10 Tips to Control Morning Sickness

10 Tips to Control Morning Sickness

Morning sickness is one of the most well-known unwanted side effects of pregnancy and often one of the first ways women may head to the store for a pregnancy test. It can strike within the first two weeks of pregnancy! If you’ve been pregnant or have read a little bit on the matter, you know “the sickness” doesn’t just happen in the morning, it can hit at any time during the day or night. Here are 10 tips to control morning sickness. 

Why does it happen?
It is likely due to the hormonal changes in the body, although the exact reason is unclear.
When will it end?
For most women, it subsides by the second trimester (typically between weeks 12-16), but some women may feel nauseous throughout their entire pregnancy.
Will it harm my baby? Or me?
Mild to moderate morning sickness shouldn’t affect the mom or baby. However, if it gets severe {you can’t keep down any liquids, vomit blood, dizziness when you stand, a loss of 2 lbs. + in one week, or your urine is dark yellow in color} contact your doctor immediately. Hyperemesis gravidarum is the term used for severe morning sickness and it only happens in about 3% of pregnancies; hospital treatments are often necessary for cases this severe.

10 Tips to Control Morning Sickness

1. First, talk to your boss.

Although morning sickness is generally not harmful, it can affect your day to day activities, including work. Let them know what is going on so they are aware you may be making frequent trips to the bathroom.


2. AVOID SMELLS that bother you or make you feel queasy.

Room temperature or cold foods may be your best bet during this time.



Try ginger ale, made with real ginger, ginger tea, ginger capsules(consult with your doctor before taking as capsules containing too much ginger can interfere with some medications), or ginger candies.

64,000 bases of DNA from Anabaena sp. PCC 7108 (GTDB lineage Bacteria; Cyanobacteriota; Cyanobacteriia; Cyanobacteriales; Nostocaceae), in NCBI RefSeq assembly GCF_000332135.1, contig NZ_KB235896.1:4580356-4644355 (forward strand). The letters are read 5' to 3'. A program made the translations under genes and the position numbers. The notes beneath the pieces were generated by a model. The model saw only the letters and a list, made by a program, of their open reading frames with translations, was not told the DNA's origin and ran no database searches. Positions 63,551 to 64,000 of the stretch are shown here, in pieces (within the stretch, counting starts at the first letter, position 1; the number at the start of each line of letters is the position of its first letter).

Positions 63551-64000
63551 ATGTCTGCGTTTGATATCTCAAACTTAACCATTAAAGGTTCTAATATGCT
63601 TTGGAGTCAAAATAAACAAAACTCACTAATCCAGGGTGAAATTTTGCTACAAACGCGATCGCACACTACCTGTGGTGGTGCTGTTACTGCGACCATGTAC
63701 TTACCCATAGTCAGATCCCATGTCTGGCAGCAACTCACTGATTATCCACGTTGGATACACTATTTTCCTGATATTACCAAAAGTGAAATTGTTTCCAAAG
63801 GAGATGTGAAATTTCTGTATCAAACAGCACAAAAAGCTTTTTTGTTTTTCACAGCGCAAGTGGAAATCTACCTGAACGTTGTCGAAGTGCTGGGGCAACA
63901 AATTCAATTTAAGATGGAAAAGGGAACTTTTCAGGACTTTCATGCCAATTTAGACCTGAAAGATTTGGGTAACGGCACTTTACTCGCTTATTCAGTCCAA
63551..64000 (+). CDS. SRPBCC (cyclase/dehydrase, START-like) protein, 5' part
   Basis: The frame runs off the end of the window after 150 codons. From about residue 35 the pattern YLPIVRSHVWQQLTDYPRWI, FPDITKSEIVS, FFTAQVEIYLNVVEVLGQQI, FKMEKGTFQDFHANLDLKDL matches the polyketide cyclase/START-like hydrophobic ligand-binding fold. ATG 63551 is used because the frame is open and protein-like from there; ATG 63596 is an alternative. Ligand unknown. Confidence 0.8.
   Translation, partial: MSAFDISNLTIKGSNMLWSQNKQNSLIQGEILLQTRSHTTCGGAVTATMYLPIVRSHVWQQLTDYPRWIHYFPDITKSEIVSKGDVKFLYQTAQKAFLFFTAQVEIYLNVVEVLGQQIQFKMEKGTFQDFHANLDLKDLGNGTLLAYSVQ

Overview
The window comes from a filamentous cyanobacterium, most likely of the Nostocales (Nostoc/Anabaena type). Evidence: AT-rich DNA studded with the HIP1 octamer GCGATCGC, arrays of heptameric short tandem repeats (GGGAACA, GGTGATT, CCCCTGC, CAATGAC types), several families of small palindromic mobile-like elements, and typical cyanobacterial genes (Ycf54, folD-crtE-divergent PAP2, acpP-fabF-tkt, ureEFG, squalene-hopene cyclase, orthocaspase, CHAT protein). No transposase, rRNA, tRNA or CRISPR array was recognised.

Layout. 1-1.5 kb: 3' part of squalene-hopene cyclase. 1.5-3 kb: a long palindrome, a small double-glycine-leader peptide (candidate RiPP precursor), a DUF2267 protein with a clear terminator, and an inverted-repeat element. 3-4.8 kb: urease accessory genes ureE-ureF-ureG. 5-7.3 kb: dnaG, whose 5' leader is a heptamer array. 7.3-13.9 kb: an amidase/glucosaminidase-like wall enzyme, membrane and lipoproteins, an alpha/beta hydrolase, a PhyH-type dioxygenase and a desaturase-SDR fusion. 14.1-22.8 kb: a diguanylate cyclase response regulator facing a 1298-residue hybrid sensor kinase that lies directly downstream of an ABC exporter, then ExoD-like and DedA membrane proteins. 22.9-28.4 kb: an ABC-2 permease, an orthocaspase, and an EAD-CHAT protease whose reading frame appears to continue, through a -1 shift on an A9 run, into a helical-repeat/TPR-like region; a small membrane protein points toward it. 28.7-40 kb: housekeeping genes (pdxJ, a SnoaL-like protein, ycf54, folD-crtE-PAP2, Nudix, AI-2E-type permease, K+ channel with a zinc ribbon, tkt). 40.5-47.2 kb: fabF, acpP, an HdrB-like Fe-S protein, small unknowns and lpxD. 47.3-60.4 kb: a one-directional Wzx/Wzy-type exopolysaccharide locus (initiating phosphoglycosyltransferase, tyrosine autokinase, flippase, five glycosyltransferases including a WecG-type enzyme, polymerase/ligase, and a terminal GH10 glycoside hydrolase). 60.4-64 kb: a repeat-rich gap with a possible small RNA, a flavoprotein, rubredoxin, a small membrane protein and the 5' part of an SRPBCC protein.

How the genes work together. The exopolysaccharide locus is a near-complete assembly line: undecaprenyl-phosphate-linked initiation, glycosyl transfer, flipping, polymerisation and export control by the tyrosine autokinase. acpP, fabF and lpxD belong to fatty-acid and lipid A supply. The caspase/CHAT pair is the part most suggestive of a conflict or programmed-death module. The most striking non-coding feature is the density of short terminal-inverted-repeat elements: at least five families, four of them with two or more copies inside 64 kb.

It may be best to keep saltines by your bedside or make toast first thing in the morning. Moving around on an empty stomach can contribute to nausea.



Drink fluids often in small amounts. Never leave the house without a water bottle!



These foods are often culprits of causing nausea. However, it is best to identify YOUR trigger foods and avoid them as much as possible.


7. Take your prenatal vitamins with food or at night.



Eating small frequent meals throughout the day (i.e. 6 meals in the day, instead of 3) can help to decrease nausea.


9. CARBS can help.

I know many of us are scared of carbs, but foods like potatoes, noodles, rice, or toast will make you feel better and are an important part of a pregnancy diet!


10. Find a smell you like such as lemon, peppermint, eucalyptus, etc.

Smell this when you begin to feel bad.


Are the over-the-counter medications safe to take?

There are both prescription and OTC medications that are safe for you and your baby. If you feel this is necessary, talk with your doctor to find one that works for you. Avoid OTC motion sickness meds unless your doctor says it is safe for you. Vitamin B6 is helpful for some women. According to a study conducted in June of last year, Vitamin B6 and ginger have similar controlling effects on first-trimester nausea and vomiting.

Every tip is not going to work for you, try various things until you find something that makes you feel better! Hang in there; this is a special time and an opportunity to make a BIG impact on your child’s future.


Written by  Ryann Kipping, RDN, CLEC